On Thursday, November 30, 2017, the University of Pennsylvania’s Institute on Aging (IOA) hosted their last Visiting Scholars Series lecture for the 2017 season featuring Richard Mayeux, MD, MSc. Dr. Mayeux is currently the Gertrude H. Sergievsky Professor of Neurology, Psychiatry and Epidemiology in the Gertrude H. Sergievsky Center and Taub Institute for Research on Alzheimer’s Disease and the Aging Brain. In addition, he is also the Chair of the Department of Neurology at Columbia University, New York.
Dr. Mayeux’s talk highlighted his research on cerebrovascular disease and its link to late-onset Alzheimer’s disease (LOAD). As described in a 2016 JAMA Neurology publication, Dr. Mayeux and his colleagues conducted a study of 6,553 participants — 4,044 women and 2,509 men with a mean age of 77 years. Upon using generalized mixed logistic regression models to test the association of cardiovascular disease (CV) risk factors with late-onset Alzheimer’s, they found that “in familial and sporadic LOAD, a history of stroke was significantly associated with increased disease risk and mediated the association between selected CV risk factors and LOAD, which appears to be independent of the LOAD-related genetic background.”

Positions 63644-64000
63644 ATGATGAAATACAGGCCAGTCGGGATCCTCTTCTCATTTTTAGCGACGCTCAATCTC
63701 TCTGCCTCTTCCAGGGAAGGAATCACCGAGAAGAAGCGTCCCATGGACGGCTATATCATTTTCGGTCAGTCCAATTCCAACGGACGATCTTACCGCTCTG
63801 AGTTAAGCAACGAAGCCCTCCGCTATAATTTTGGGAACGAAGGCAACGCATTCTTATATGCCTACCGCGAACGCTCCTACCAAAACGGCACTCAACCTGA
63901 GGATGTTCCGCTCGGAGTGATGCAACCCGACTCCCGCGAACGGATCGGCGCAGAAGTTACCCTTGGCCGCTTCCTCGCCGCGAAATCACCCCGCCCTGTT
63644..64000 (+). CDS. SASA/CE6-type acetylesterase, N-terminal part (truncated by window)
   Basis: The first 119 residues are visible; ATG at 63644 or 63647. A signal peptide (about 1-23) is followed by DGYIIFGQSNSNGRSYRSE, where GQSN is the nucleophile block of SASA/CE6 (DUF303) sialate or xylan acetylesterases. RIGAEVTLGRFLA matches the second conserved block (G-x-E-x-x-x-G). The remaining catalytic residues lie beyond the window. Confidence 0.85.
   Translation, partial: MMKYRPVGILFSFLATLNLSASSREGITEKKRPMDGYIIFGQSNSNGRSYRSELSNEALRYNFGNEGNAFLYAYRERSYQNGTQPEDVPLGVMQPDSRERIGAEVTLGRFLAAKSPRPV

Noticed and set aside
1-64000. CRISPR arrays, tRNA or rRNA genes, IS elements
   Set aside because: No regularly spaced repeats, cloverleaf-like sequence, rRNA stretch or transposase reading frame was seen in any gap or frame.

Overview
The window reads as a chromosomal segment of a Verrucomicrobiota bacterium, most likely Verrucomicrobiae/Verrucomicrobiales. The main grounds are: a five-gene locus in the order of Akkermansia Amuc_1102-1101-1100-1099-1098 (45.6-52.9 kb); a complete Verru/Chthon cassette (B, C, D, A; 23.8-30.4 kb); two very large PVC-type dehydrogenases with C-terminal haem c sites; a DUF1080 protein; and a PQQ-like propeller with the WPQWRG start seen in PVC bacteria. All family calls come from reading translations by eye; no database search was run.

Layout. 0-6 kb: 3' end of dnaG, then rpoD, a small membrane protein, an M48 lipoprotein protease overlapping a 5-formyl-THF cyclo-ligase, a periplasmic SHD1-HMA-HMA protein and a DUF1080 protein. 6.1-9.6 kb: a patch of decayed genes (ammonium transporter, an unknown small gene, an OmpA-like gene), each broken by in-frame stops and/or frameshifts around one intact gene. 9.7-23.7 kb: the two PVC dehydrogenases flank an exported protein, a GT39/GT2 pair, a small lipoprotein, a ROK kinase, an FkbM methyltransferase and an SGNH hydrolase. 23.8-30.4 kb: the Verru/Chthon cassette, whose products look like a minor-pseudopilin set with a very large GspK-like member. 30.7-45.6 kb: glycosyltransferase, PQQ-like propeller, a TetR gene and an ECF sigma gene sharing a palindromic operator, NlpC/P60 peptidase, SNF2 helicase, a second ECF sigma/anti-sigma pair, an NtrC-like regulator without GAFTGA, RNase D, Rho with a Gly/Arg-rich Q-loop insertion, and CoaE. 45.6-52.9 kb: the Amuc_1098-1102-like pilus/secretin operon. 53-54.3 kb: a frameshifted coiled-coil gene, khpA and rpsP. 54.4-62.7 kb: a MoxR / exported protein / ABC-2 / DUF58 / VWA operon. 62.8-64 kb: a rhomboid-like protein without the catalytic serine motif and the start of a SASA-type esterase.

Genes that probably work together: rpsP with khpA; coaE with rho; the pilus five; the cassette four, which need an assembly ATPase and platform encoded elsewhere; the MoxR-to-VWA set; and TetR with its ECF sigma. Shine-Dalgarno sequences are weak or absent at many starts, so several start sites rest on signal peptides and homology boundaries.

Essentially, the findings support the idea that 1) cerebrovascular disease is prevalent in the aged, and 2) cerebrovascular disease may trigger Alzheimer’s disease in a genetically susceptible person. Currently, Dr. Mayeux is working on a new grant to further investigate his idea and to look into how to handle the fact that cerebrovascular disease contributes to the phenotype of Alzheimer’s disease.
To read Dr. Mayeux’s full 2016 publication, “Contributions of cerebrovascular disease in autopsy confirmed neurodegenerative disease cases in the National Alzheimer’s Coordinating Center,” click here.